In previous Ansible tutorials we saw how easy it is to understand the basic concepts of this fantastic automation tool, how to write our first playbooks, how to organize tasks into roles, and how to use Ansible Vault to protect sensitive data. This time, we focus on an interactive tool which let us execute tasks on the fly, targeting single hosts or host groups: the Ansible console.
GNOME (GNU Network Object Model Environment) is probably the most used graphical environment in the Linux ecosystem, if only because all major Linux distributions such as Fedora, RHEL, Debian and Ubuntu ship with it as the default desktop. GNOME strives for simplicity and ease of use, and for this reason, not without some criticisms by a part of the Linux community, tends to be less customizable than other desktop environments such as KDE Plasma or XFCE. Instead of using plaintext configuration files, GNOME stores its settings in the dconf database, which can be manipulated using the “dconf-editor” GUI, or from the command line using the “dconf” utility.
Ansible is a free and open source provisioning system written in Python and sponsored by Red Hat. In previous tutorials we learned the Ansible basics, and we saw how to organize tasks in playbooks and how to secure sensitive data using ansible-vault. There is another, very important concept we need to focus on when dealing with Ansible: roles.
In previous tutorials we discussed Ansible, a great tool we can use for automation and provisioning. We talked about basic Ansible concepts, we saw some of the most used Ansible modules, how to manage variables and how to perform basic loops in playbooks; now it’s time to see how to protect sensitive information which sometimes may be needed to accomplish some tasks. In order to protect sensitive information when using Ansible, we encrypt them with Ansible Vault.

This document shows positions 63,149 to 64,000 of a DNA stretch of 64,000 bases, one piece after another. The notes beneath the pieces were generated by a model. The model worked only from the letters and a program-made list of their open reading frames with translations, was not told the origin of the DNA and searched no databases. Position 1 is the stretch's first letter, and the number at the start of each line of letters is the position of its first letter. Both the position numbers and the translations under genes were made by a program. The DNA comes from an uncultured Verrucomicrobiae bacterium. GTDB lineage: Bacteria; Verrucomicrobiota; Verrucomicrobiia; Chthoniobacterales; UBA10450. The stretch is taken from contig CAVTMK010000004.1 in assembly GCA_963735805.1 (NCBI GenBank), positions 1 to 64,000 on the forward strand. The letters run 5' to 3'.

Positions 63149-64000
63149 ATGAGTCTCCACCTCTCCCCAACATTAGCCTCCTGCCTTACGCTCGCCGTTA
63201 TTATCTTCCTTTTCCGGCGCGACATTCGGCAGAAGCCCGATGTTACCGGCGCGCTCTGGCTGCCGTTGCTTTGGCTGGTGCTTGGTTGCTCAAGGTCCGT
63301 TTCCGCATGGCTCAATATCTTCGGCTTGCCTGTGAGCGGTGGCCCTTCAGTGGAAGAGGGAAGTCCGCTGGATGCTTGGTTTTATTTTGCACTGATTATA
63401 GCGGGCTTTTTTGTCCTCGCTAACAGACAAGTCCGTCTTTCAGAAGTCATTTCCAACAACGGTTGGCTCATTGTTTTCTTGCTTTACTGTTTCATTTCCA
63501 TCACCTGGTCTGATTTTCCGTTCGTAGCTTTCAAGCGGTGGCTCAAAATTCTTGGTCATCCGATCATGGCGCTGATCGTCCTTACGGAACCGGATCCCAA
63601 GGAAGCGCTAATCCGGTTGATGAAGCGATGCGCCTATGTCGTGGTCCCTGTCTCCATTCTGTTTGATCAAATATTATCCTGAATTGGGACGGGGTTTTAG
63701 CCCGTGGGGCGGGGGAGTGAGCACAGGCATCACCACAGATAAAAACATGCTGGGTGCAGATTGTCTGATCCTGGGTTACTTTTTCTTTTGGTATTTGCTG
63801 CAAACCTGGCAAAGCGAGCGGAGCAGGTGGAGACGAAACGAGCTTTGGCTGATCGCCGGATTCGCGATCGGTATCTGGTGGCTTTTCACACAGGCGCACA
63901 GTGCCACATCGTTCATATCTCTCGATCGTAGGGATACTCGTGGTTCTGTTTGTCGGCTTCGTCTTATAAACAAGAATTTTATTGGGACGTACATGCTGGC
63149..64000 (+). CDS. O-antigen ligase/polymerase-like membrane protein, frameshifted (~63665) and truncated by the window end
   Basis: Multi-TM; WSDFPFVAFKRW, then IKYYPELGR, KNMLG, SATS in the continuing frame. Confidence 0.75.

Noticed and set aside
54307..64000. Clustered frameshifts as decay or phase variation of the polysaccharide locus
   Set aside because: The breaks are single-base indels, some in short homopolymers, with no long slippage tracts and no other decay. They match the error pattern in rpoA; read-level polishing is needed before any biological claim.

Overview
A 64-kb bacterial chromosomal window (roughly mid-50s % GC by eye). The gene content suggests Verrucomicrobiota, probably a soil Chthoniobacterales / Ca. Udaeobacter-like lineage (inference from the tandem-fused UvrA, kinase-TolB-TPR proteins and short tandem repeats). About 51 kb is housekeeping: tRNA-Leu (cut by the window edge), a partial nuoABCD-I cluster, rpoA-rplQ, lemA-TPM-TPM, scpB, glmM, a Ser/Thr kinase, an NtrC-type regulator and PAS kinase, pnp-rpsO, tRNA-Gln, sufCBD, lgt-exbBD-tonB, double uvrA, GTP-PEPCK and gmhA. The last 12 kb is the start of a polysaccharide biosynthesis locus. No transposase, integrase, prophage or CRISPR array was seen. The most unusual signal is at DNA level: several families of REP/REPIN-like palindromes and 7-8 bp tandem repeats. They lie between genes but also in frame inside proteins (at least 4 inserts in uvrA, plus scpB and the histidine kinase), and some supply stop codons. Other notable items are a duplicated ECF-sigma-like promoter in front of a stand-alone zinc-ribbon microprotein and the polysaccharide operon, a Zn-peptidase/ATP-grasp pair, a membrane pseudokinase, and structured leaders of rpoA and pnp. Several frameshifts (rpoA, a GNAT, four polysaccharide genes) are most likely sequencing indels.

This tutorial is part of a series we dedicated to Ansible. Previously we talked about the Ansible basics, then we focused on some Ansible modules we can use to perform some very common administration tasks, and we also talked about Ansible loops. In this article, instead, we learn how to create interactive prompts we can use to ask for user input and how to pass variables at runtime.
YAML is a data serialization language. The name itself is a recursive acronym which stands for YAML Ain’t Markup Language. It is specifically designed to be human-friendly, easy to read and write, to represent settings and data structures and to work well with modern programming languages.
In a previous article we talked about Ansible, a very useful provisioning free and open source software written in Python, which we can use to automate tasks on multiple machines. We saw how to install it on some of the most used Linux distributions and the basic concepts behind its usage.